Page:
IT’S been half-a-year now since the Covid-19 pandemic hit.
Varsities across the globe have been forced to shut their doors, classes are conducted over video conferencing, and many who shied from adopting digital technologies are now forced to embrace this new norm.
While traditional classes have been postponed indefinitely, digital alternatives have been embraced with much fanfare. But the reality is that most institutions, including architecture schools, are still at a very early stage of working out the transition.
At a time when air fleets are grounded with no clear endpoint, the shift to online education is being forced on all universities. As such, different students are going to find themselves in very difficult circumstances in the next few months. Some may not even be able to leave their home country.
Let’s face the reality — the case of online education is fiddly for conducting architectural lessons because most design learnings require some form of residency component. In addition to that, not all academics are prepared to shift to online teaching. These are unprecedented times.
Architecture is essentially an art form that requires professional practice, personal artistic development and technical knowledge of buildings.
The pandemic, while seen as a curse to the global economy, has however, led to the exploration of new areas in various sectors resulting in a revamp of the architectural field.
For example, the isolation of individuals in the time of crisis would require the psychological input for a comfortable design environment. The building materials will be developed hand-in-hand with chemical engineers to prevent the proliferation of disease.
Public spaces such as supermarkets will need to be redesigned to minimise the distance one has to travel to collect all the things that are required. Instead of zoning by category, a subsection of related items is needed for convenience – similar to how suggestions pop up in online websites after you click to purchase the first item.
Restructuring the business and work models for business continuity while staying relevant is a challenge. The Architects Institute of America has published the Architect’s Guide to Business Continuity outlining the mitigation steps to include such as building code updates, design innovation, community and land-use planning, renovation and retrofit.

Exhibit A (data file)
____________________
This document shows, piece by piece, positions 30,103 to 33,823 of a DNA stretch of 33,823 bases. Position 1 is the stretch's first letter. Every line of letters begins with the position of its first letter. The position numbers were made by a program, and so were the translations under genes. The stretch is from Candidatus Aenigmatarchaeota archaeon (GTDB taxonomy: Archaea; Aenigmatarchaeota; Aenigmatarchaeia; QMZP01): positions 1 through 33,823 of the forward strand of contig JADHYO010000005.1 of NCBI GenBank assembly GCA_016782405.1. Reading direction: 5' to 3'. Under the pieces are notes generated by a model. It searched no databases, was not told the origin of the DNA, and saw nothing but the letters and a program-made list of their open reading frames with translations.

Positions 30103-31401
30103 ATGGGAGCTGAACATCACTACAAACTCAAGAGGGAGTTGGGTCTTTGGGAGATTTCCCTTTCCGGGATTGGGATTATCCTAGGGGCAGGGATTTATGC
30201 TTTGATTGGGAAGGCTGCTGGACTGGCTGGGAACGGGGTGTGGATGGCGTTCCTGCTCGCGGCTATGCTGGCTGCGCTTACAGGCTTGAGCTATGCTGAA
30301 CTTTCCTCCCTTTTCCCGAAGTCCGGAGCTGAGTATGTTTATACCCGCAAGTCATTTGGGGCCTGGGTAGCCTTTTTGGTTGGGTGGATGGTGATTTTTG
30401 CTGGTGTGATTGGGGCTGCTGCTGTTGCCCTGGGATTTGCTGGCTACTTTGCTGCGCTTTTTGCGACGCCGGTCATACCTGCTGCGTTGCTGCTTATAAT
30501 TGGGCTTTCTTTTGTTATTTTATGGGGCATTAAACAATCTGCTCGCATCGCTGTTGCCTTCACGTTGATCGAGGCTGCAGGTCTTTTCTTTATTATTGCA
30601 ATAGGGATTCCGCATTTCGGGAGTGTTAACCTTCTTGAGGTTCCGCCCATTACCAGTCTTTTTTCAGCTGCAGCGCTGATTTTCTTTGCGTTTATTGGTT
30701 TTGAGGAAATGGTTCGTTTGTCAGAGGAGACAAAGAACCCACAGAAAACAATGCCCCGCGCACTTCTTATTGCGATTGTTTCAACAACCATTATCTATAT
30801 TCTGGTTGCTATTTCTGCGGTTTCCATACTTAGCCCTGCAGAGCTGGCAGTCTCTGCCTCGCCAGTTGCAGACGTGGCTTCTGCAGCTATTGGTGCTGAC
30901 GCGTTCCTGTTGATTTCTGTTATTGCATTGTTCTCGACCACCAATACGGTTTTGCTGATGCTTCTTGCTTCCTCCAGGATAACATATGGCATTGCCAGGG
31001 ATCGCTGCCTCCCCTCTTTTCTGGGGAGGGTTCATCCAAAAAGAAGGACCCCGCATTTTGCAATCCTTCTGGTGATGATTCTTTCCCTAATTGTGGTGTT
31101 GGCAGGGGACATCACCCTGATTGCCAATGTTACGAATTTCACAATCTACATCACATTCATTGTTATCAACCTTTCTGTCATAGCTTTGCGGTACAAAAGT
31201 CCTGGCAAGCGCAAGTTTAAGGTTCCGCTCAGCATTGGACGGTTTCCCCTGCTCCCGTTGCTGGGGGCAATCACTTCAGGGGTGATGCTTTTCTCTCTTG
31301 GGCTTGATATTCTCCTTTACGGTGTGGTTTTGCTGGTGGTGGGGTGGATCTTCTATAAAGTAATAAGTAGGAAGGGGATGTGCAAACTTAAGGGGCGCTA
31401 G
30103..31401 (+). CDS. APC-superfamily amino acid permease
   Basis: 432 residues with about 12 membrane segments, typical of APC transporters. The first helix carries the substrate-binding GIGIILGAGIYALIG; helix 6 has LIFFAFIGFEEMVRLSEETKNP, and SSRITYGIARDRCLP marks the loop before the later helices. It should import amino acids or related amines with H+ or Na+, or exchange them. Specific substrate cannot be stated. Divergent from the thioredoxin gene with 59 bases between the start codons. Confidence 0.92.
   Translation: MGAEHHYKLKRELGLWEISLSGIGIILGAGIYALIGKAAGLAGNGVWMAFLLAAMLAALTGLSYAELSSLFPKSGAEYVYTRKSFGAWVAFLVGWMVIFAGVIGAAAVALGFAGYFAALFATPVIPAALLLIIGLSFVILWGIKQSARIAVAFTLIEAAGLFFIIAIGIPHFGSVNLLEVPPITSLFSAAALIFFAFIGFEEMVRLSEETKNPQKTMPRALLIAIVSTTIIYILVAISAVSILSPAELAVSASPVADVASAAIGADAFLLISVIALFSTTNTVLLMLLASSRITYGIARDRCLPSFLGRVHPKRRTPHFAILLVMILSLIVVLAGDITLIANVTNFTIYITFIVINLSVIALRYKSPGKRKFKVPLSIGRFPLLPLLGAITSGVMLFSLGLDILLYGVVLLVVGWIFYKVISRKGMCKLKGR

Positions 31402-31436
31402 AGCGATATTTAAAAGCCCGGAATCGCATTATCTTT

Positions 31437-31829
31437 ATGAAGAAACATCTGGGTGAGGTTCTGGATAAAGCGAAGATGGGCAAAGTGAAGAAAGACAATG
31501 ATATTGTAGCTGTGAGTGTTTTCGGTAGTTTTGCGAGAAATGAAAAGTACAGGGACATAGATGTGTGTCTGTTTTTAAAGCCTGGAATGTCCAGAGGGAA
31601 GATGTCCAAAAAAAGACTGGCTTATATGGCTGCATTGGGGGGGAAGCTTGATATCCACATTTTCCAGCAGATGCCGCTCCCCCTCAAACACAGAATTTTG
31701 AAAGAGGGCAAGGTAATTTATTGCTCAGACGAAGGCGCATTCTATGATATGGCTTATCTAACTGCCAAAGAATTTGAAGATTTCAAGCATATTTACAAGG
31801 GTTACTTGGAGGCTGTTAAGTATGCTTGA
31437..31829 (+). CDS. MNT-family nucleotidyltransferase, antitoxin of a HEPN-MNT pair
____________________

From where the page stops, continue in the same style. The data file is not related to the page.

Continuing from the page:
As a responsible profession at the frontline of built environment design, we should re-evaluate our role during this pandemic and identify the new responsibility in prevention, containment of this virus or any other to come, while maintaining the well-being of the occupants or users both physically and psychologically.
As the demand for viable solutions to eradicate the pandemic in various fields increase, positioning future academics and students to respond to this need will be key to a relevant architectural education.
There is an opportunity of finally breaking the geographical borders and differences of time zones to work collectively. Moving forward, a series of virtual forums focusing on reconstructing cities, buildings and communities can be expected. These forums will bring together alumni, existing students and others to build a humane and intellectual network to work on sustainable communities that are resilient, inclusive and safe.
More importantly, a review of the architectural syllabus will be needed. To build our future, it may be time to expand the architectural curriculum so that it spans across disciplines.
It’s going to be incredibly challenging, but it’s also incredibly rewarding. Many things need to be done differently as the architecture evolves to cover more intensive interdisciplinary approaches.
Assistant Professor Chia Lin Lin is UCSI University’s Deputy Dean of the Faculty of Engineering, Technology and Built Environment. She possesses a Master of Environmental Science, Bachelor in Architecture and BSc Housing, Building and Planning. A Board of Architects Malaysia member, her areas of interests include environmental waste and demolition waste. The views expressed here are the writer’s own.